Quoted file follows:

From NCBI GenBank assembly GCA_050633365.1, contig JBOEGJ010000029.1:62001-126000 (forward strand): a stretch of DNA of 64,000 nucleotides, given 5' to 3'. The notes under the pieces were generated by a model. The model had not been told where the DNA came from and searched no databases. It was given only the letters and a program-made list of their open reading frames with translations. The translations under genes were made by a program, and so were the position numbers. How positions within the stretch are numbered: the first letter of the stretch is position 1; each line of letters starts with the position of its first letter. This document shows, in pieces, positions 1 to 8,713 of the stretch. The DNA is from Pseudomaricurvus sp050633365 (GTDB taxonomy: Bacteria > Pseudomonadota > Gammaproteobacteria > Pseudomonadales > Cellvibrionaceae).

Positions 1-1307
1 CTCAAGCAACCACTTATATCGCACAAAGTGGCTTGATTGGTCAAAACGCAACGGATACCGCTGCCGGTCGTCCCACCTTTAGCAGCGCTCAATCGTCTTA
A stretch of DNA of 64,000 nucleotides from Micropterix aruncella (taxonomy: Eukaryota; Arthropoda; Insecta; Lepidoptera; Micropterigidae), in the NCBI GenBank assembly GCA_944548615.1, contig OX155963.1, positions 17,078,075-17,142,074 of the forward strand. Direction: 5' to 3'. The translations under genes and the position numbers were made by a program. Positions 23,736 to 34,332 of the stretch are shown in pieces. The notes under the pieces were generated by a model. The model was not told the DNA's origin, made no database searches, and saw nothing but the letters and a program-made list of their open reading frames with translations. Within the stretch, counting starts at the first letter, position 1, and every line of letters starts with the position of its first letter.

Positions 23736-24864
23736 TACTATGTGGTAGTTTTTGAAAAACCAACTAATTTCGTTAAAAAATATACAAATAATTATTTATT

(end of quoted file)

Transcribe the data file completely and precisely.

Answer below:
From NCBI GenBank assembly GCA_050633365.1, contig JBOEGJ010000029.1:62001-126000 (forward strand): a stretch of DNA of 64,000 nucleotides, given 5' to 3'. The notes under the pieces were generated by a model. The model had not been told where the DNA came from and searched no databases. It was given only the letters and a program-made list of their open reading frames with translations. The translations under genes were made by a program, and so were the position numbers. How positions within the stretch are numbered: the first letter of the stretch is position 1; each line of letters starts with the position of its first letter. This document shows, in pieces, positions 1 to 8,713 of the stretch. The DNA is from Pseudomaricurvus sp050633365 (GTDB taxonomy: Bacteria > Pseudomonadota > Gammaproteobacteria > Pseudomonadales > Cellvibrionaceae).

Positions 1-1307
1 CTCAAGCAACCACTTATATCGCACAAAGTGGCTTGATTGGTCAAAACGCAACGGATACCGCTGCCGGTCGTCCCACCTTTAGCAGCGCTCAATCGTCTTA
A stretch of DNA of 64,000 nucleotides from Micropterix aruncella (taxonomy: Eukaryota; Arthropoda; Insecta; Lepidoptera; Micropterigidae), in the NCBI GenBank assembly GCA_944548615.1, contig OX155963.1, positions 17,078,075-17,142,074 of the forward strand. Direction: 5' to 3'. The translations under genes and the position numbers were made by a program. Positions 23,736 to 34,332 of the stretch are shown in pieces. The notes under the pieces were generated by a model. The model was not told the DNA's origin, made no database searches, and saw nothing but the letters and a program-made list of their open reading frames with translations. Within the stretch, counting starts at the first letter, position 1, and every line of letters starts with the position of its first letter.

Positions 23736-24864
23736 TACTATGTGGTAGTTTTTGAAAAACCAACTAATTTCGTTAAAAAATATACAAATAATTATTTATT